If you have ever run a Google Website Optimizer test, you have probably heard a similar question at the end of the test, when a winner is declared:
“How do I know it was really the winner and not just chance that visitors converted from that page?”
And there is probably a hundred “excuses” someone can give as to why the winning page isn’t really the winner. Here are a few:
- Obviously more qualified traffic went to the winning page than the other pages.
- Conversions happened on every page, it is just chance that more converted on the one page.
- There should always be a difference in conversion rate no matter what page is presented; it depends on the visitor not the page.
There is probably some truth to all of these statements, but unless you interview every visitor to each page, you cannot prove or disprove any of these statements. But one helpful test can help you take at least some of the guess work: Null testing. In other words, test “nothing”.
Prior to the “real” test, make an exact duplicate of the landing page in an A/B test or the variations in a multivariate test and set up a test with the duplicate running against the original. With all variables being the same, any difference in conversion rate between the pages should be considered the average difference. Apply this difference to the results of the “real” test.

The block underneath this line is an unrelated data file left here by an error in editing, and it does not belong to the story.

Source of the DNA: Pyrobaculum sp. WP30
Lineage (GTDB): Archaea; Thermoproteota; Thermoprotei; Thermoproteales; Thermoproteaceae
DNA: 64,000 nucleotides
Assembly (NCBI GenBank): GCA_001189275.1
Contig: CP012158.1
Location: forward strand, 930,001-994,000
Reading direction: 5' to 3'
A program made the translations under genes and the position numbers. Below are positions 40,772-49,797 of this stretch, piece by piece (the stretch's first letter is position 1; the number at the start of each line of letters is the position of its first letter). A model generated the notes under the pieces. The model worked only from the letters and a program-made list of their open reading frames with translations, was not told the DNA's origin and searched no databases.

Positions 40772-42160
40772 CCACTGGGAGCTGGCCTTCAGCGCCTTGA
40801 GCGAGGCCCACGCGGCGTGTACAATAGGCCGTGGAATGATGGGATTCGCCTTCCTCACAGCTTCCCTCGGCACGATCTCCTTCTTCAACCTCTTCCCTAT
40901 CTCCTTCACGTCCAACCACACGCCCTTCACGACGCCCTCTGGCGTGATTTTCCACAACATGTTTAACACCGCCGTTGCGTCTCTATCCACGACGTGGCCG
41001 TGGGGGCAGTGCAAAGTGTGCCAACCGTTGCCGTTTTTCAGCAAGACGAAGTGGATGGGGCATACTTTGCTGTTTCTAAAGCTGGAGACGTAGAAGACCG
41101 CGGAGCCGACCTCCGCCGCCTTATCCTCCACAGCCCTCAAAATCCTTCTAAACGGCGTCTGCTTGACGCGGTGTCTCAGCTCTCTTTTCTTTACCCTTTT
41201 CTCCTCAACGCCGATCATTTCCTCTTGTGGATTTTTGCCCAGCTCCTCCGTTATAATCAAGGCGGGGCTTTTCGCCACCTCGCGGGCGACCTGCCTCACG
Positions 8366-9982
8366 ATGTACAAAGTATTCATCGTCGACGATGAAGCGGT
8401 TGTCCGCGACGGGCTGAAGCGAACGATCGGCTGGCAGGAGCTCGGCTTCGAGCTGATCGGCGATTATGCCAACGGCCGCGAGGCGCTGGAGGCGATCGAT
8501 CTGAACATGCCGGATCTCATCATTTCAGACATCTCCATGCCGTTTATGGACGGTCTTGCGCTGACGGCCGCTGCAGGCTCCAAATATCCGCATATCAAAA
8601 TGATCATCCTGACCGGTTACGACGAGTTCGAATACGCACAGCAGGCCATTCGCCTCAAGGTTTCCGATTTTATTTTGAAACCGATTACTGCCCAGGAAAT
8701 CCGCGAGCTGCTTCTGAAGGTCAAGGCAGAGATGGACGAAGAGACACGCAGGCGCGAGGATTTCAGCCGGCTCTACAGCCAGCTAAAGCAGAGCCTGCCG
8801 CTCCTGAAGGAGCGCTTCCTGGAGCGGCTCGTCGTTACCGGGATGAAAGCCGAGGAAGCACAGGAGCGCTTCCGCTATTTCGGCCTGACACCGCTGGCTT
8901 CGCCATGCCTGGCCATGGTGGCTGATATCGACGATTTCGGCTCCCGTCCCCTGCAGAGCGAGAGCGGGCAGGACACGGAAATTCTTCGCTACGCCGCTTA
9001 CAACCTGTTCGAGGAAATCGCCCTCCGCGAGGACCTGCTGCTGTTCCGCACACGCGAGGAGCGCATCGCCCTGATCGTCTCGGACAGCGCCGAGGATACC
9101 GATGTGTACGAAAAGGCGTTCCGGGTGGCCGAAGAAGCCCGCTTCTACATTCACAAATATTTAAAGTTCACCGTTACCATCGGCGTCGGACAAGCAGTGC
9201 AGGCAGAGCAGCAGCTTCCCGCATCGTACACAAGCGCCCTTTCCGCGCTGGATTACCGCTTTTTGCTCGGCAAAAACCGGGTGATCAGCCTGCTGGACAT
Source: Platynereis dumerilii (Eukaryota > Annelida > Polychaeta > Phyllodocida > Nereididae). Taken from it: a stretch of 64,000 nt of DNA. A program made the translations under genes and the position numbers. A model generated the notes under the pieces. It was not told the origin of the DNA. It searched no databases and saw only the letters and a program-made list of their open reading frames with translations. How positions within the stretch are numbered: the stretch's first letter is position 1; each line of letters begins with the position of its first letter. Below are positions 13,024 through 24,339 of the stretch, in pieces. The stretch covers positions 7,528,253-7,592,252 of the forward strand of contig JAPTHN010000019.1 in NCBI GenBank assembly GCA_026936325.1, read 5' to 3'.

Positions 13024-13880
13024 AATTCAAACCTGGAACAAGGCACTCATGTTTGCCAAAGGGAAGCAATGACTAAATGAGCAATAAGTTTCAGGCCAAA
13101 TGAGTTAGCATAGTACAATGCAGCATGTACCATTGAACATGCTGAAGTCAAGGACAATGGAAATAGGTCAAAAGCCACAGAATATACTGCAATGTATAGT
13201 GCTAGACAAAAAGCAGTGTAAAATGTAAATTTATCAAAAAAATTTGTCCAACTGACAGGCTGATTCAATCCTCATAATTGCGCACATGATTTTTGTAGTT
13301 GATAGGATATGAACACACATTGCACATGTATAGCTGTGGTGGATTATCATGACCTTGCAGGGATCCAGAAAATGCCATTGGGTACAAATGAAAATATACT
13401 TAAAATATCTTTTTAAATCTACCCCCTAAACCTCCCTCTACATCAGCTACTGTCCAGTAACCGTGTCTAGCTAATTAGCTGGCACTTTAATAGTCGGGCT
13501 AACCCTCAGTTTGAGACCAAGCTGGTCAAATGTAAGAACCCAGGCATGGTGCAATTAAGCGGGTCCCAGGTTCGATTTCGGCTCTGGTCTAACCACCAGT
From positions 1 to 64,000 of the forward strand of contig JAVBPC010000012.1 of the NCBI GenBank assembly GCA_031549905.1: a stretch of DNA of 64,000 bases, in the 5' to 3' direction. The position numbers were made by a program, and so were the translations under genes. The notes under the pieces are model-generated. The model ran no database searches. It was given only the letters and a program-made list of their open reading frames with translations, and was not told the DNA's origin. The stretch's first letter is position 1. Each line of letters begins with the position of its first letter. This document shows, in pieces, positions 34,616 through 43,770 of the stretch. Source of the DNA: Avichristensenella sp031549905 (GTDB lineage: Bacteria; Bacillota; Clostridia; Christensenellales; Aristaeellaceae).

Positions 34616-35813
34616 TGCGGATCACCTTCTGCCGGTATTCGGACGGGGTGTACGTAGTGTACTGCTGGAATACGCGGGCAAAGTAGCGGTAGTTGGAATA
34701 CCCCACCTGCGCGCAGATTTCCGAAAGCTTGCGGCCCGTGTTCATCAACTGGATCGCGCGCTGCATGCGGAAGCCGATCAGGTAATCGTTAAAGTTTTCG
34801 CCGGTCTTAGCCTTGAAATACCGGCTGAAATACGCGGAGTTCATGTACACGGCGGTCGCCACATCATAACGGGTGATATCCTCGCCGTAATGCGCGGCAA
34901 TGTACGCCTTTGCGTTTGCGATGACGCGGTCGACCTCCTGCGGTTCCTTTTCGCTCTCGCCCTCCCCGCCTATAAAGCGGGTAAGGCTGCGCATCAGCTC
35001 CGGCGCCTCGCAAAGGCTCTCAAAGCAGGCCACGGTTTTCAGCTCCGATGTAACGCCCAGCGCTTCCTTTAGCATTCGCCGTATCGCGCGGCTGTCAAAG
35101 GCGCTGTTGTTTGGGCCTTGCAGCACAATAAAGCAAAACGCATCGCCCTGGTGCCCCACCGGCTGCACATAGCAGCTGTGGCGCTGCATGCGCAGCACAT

If the difference in conversion rate in null testing is 2.5%, we would anticipate seeing that at least that same amount of difference in conversion rate in an actual test and would not be considered conclusive. Any increase above 2.5% should be considered a true increase in conversion.
By taking into consideration natural differences based on traffic and visitor engagement, we can take some of the “chance” thinking in the test results.